Like the post-Christmas markdowns at retail stores this month, the Australian housing market is having a sale of its own for first homebuyers – and it’s for a limited time only.
The government recently boosted its First Home Buyer Grant of $7,000 by doubling it for purchases of existing home, and tripling it for new ones. Some states are offering even more local incentives and that adds up to more than $30,000 returned to many buyers, depending on where and what they purchase. Include the savings offered by some states on stamp duty and it’s even more.
Constant media reports of inflated house prices and an 'iffy' economy may have some buyers downhearted, but these latest government incentives have already made their mark. Finally, those in the property industry have some good news to work with.
"There are plenty of dark clouds out there," says Quartile Property Network managing director Brett Johnson. "This is the 'silver lining'."
In just the first month of the grant boost, agents were seeing greater interest – and in some cases, increased sales.
"We've definitely seen a significant increase in sales due to the grant," says Darren Latty, an agent of PRDnationwide Penrith in Sydney’s west. Other sales agents have had similar reports since the grant was introduced.
Jock Kreitals, manager of policy for the Real Estate Institute of Australia, says there aren’t many statistics yet available to confirm any national impact, however he has heard from many in the property industry that there’s a growing buzz of interest from buyers since the grant became available in mid-October.
"Anecdotally, there's a lot more interest," he says. Kreitals says he thinks many buyers are still waiting, knowing they are likely to have more time to take advantage of the offer.
Some buyers don’t need to wait, though. In Adamstown, outside Newcastle in NSW, four out of seven units were sold within a few weeks, all taking advantage of the $21,000 bonus.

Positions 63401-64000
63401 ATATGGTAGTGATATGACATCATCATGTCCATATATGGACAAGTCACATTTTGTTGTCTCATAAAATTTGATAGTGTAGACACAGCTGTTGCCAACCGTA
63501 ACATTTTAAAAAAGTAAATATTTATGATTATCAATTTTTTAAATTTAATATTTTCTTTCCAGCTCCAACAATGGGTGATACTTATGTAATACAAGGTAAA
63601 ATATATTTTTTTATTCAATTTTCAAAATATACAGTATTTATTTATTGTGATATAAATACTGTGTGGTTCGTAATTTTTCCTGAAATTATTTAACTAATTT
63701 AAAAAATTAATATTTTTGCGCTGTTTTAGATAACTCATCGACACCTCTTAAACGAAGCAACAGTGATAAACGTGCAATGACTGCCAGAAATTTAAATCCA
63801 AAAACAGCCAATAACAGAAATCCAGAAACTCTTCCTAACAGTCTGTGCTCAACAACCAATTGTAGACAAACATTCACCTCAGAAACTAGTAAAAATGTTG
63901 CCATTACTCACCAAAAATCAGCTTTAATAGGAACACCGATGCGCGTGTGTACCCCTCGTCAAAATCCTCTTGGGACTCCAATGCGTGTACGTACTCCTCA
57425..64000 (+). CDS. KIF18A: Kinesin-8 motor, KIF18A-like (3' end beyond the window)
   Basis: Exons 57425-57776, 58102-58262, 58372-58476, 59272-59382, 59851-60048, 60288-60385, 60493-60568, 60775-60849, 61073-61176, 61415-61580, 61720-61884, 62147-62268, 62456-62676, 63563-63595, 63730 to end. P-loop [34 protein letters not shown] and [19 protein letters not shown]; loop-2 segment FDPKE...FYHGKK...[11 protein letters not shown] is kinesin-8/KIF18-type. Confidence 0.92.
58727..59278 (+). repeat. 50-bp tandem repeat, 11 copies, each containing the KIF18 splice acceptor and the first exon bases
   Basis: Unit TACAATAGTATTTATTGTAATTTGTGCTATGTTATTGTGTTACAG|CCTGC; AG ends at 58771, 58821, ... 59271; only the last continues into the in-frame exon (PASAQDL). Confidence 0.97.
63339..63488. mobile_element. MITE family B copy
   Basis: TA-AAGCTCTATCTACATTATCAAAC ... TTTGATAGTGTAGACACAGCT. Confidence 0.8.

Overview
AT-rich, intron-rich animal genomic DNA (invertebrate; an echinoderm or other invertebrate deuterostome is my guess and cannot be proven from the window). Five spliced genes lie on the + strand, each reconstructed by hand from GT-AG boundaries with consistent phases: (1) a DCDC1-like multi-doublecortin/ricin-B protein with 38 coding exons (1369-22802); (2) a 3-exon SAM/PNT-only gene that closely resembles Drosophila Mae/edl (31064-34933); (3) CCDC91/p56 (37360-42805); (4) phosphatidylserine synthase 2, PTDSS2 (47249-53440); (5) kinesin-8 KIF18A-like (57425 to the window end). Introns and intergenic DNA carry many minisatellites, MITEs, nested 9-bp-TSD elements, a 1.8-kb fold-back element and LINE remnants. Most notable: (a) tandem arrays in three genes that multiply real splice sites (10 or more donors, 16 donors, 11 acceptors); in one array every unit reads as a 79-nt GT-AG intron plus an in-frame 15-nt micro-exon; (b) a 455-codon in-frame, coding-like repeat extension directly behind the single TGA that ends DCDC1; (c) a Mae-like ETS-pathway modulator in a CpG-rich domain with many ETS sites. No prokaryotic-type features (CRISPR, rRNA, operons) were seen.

"They're selling like hotcakes," says Mark Kentwell, residential property director at PRDnationwide in Newcastle. While there’s a lot to be excited about, that’s not to say there isn’t any risk. In fact, buying a house that's poorly placed or overvalued could result in a net loss even with the grant. And becoming a homeowner isn’t something for someone who’s not financially prepared.
But this is an opportunity available to Australians who have never owned a home. It could open the door to what seemed an impossible market just months ago. It might also have a positive affect on the property market as a whole, boosting home prices for existing investors as well.
"Clearly, it’s succeeding in stimulating a more optimistic outlook for people trying to get into their first home and counteracting some of the pessimistic air of the last few months," says Property Investors Alliance managing director Justin Wang. "But equally important, it's also a stimulus for the residential property investor as it will be another driver to assure a higher capital gain in their investment as the doubling of the $7,000 federal First Home Owner Grant to $14,000 for established properties, and its tripling to $21,000 for new ones are going to be quickly factored in as increases in real estate prices."